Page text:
ME , MY SELFIE & Is your social media avatar (your online personality) glossier and more daring than you are? Amy Molloy asks, are we creating a generation of narcissists?
On my Instagram page is a photograph of me doing yoga. Naked. I’m in bridge pose, so you can’t really see my face, but that’s the only part of my anatomy that is hidden. I would never dream of hanging a nude photograph on my living room wall, so why did I take off my clothes for Instagram? In real life I am neither a nudist nor an exhibitionist, but in the virtual world I am social media hussy, desperate for recognition and attention.
And I’m not alone. According to experts, the Internet-mad generation of twenty-somethings is more self-absorbed than ever. A 2013 study of university students, led by psychologist Jean Twenge, found that in the past three decades, narcissistic tendencies (charaterised as an excessive interest in or admiration of oneself and one’s physical appearance) among young people has risen by 30 percent.
It’s not our fault, really. Although narcissism is traditionally seen as a psychological disorder, Twenge argues it’s now a culturally imposed epidemic. As late as 2009, Facebook had a limit on the amount of photographs you could post to one album (it was 60) but now you can drag-anddrop to your heart’s content. It encourages even the most camera-shy to overshare. There are currently in excess of 240 million pictures on Instagram with the hashtag #me, but how many of the pouters in these photos are actually introverts in real life? Is social media grooming a generation of “look at me” women, whose online personas are at odds with their true personalities?
Take the example of my Instagram disrobing. I wouldn’t class myself as particularly body confident, but my inhibitions were lowered by the wonders of technology. Before posting the photo, I could check the angle was flattering, blur my cellulite, and add a black-and-white filter to make it look artsy. Think about it: how many selfies would you share if you were unable to edit them before they were uploaded, instantly, like a Polaroid?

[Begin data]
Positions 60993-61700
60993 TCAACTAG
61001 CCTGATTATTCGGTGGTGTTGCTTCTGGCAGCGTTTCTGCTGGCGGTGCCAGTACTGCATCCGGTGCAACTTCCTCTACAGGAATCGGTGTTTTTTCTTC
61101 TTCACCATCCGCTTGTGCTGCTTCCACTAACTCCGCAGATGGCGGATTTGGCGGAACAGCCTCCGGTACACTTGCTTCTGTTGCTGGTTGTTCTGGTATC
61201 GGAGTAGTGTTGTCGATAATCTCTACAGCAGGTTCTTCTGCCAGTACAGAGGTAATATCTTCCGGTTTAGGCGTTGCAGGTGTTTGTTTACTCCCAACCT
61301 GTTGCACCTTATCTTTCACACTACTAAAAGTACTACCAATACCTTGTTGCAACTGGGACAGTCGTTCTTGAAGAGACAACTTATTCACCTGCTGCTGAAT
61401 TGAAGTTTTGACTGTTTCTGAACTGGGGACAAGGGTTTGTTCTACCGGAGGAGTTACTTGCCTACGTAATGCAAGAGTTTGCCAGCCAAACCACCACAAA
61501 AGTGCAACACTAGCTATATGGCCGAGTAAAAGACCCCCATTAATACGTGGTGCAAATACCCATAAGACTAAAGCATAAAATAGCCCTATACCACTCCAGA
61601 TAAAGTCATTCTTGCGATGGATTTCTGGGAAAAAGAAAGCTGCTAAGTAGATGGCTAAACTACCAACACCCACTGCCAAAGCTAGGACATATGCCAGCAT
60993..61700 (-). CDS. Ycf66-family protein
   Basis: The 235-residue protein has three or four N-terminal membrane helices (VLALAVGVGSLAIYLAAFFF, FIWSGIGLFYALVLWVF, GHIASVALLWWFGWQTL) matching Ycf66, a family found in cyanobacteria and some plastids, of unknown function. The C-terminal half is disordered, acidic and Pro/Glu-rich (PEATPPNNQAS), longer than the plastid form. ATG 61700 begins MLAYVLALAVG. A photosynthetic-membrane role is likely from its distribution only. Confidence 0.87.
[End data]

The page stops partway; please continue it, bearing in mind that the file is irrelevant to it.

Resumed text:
According to a recent survey by Dove cosmetics, 42 percent of women untag themselves from unflattering photographs and 55 percent of 18- to 29-year-olds say Facebook has made them more self-conscious. Yet rather than avoiding social media completely, we’re just finding more sophisticated ways to gloss over our flaws and hide our weaknesses.
In her 2012 TED talk, “Connected, But Alone?”, which has been watched by more than 2.3 million people, psychologist and cultural analyst Sherry Turkle argues, “People [use technology] to customise their lives … you can end up hiding from each other, even as we’re all constantly connected to each other.” She calls it the Goldilocks effect: not too close, not too far, just right.
We want everyone to see us, but only from our best side. What’s more, we apparently have no moral issues with posting a self-portrait that isn’t a 100 percent honest reflection of us. Just look at the popularity of “selfie surgery” and “virtual makeover” apps such as Facetune, ModiFace, and Liquify, which allows users to digitally edit their face and body shape. Eyelashes can be added, teeth whitened, skin smoothed, and kilos shed, all at the click of a button.
When Katy Perry recently posted a #couplie of herself with fellow singer Adele on Instagram, more than 36,000 followers “liked” it. It has attracted in excess of 4,800 comments, with many asking if they are recording a duet together (they’re not). Yet other viewers had different priorities: “What filter did you use? asked one fan. “Have you Photoshopped your face? I want to copy your cheekbones.”
We are increasingly using social media to micromanage the way we’re perceived by others. New research from Trinity University in Texas examined the reasons people